Putin orders Russia to recognize passports issued by Ukrainian separatists
By ANDREW ROTH | The Washington Post | Published: February 19, 2017
MOSCOW — Russian President Vladimir Putin on Saturday signed an executive order recognizing passports and other documents issued by Russian-backed separatists in southeast Ukraine, a controversial step that brings Moscow closer to de facto recognition of the breakaway republics.
The move triggered protests from Kiev and will provide an early test of the Trump administration's ability to manage the three-year-old conflict as it seeks to reassure allies that it will continue to counterbalance Russian influence in Eastern Europe.
The executive order, which was posted Saturday on the Kremlin's website, said that those living in areas of southeast Ukraine outside of Kiev's control "can enter and leave the Russian Federation without applying for visas upon showing identification documents (birth certificates for children under the age of 16), issued by the corresponding authorities which are valid in the said districts."
Those authorities are the Donetsk People's Republic and Luhansk People's Republic, the heavily militarized separatist governments that appeared in 2014 after a revolution in Kiev and Russia's annexation of Crimea.
The West has accused them of serving as Russian proxies and Moscow of supplying them with Russian soldiers and arms.
Like Crimea, they held controversial referendums and sought to join Russia formally, but Moscow demurred. Since then, they have been locked in a grinding conflict with Kiev that has killed more than 10,000, according to the United Nations. A peace process called the Minsk Agreement, agreed upon in 2015, provides steps out of the conflict, but it has largely gone unfulfilled.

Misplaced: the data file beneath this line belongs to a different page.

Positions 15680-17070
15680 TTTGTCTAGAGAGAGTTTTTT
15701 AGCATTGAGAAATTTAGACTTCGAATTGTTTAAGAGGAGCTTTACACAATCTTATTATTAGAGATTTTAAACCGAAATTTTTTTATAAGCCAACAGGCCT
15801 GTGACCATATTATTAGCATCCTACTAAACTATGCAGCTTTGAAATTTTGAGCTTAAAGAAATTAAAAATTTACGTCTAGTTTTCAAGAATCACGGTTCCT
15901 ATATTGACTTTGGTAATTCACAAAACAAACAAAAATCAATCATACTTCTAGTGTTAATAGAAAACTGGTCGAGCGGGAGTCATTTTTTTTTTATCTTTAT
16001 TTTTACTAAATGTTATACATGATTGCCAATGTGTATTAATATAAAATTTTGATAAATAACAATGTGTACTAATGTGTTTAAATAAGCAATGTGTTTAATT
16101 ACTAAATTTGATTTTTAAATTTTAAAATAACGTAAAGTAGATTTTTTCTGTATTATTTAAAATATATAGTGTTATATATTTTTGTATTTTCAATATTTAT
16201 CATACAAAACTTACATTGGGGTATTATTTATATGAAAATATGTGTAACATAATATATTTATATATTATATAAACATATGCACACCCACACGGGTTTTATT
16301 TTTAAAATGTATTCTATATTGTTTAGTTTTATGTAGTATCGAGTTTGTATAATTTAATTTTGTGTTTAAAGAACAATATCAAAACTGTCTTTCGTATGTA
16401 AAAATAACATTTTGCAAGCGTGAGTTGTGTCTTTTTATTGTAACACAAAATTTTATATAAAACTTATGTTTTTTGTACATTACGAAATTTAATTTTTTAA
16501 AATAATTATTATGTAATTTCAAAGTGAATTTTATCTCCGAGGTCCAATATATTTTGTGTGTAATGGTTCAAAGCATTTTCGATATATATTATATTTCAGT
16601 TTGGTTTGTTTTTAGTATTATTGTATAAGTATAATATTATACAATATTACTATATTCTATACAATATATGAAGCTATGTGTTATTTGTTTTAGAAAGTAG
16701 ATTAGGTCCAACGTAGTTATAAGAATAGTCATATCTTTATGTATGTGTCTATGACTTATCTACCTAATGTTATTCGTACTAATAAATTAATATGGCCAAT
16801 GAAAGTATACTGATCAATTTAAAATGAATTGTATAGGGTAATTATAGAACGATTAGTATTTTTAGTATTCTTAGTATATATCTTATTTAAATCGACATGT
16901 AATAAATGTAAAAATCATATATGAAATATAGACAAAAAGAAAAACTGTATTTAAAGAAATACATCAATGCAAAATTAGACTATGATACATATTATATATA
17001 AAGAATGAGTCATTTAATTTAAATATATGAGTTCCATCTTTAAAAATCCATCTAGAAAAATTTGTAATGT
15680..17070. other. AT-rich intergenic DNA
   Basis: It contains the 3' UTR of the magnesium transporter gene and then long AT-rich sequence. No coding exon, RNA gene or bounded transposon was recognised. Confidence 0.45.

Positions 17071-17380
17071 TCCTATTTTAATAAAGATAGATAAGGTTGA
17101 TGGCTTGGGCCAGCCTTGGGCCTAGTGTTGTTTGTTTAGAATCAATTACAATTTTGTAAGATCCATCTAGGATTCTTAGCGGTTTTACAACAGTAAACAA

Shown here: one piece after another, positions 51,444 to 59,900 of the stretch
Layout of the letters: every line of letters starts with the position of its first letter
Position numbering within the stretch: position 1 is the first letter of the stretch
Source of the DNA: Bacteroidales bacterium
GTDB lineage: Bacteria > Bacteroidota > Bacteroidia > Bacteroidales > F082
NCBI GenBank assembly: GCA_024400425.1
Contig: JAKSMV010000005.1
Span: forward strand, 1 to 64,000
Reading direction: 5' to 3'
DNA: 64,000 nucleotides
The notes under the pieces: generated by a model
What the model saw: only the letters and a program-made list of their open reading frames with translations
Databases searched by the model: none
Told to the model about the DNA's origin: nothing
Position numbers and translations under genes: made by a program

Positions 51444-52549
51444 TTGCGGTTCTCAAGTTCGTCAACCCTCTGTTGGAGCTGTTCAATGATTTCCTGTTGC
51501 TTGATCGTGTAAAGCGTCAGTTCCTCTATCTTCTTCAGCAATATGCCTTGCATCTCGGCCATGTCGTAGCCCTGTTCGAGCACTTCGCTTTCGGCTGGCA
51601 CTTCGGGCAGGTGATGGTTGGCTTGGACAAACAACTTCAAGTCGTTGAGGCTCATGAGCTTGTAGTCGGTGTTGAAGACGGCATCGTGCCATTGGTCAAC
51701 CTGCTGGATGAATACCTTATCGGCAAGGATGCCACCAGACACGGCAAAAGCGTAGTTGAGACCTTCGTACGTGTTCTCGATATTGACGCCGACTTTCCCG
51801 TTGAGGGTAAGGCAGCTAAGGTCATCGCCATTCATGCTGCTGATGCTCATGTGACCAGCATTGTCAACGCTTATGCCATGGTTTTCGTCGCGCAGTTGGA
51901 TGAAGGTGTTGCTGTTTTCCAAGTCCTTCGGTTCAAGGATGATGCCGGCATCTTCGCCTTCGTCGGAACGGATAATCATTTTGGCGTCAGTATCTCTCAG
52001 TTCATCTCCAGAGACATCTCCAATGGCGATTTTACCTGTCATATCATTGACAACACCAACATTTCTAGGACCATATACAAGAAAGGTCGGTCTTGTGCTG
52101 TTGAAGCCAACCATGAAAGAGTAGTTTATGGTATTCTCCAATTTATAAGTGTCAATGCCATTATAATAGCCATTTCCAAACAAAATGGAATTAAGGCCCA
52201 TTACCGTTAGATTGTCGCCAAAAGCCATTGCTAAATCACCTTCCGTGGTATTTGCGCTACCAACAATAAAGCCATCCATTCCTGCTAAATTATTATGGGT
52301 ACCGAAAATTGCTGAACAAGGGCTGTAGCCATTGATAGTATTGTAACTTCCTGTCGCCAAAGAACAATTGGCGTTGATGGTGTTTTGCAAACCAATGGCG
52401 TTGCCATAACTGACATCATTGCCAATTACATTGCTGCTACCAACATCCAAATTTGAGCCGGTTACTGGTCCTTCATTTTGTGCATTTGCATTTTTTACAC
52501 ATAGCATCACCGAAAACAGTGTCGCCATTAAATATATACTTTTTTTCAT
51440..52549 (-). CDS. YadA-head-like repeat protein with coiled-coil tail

"This step by Kremlin completely destroys the Minsk process and is equal to Russia's statement about an exit from that," Oleksandr Turchynov, secretary of the National Security and Defense Council of Ukraine, said in a statement.
Moscow said it was motivated by humanitarian concerns, saying the decision would give residents of east Ukraine access to Russian public services and air and rail travel. Russia had previously denied quietly allowing the use of documents from the separatist republics, although an investigation earlier last year by the RBC television station showed that the documents were often accepted instead of Russian passports.
The executive order also covers license plates, marriage and divorce certificates, and university diplomas issued in southeast Ukraine.
The United States has previously punished Russia with sanctions for taking steps to integrate Crimea into mainland Russia. Banks and other companies doing business in Crimea have also been targeted.
The decision came just hours after a highly anticipated speech by Vice President Mike Pence in Munich, where he reassured European allies that the United States would urge Russia to respect the Minsk Agreement.
"Know this: The United States will continue to hold Russia accountable, even as we search for new common ground, which as you know President Trump believes can be found," Pence said.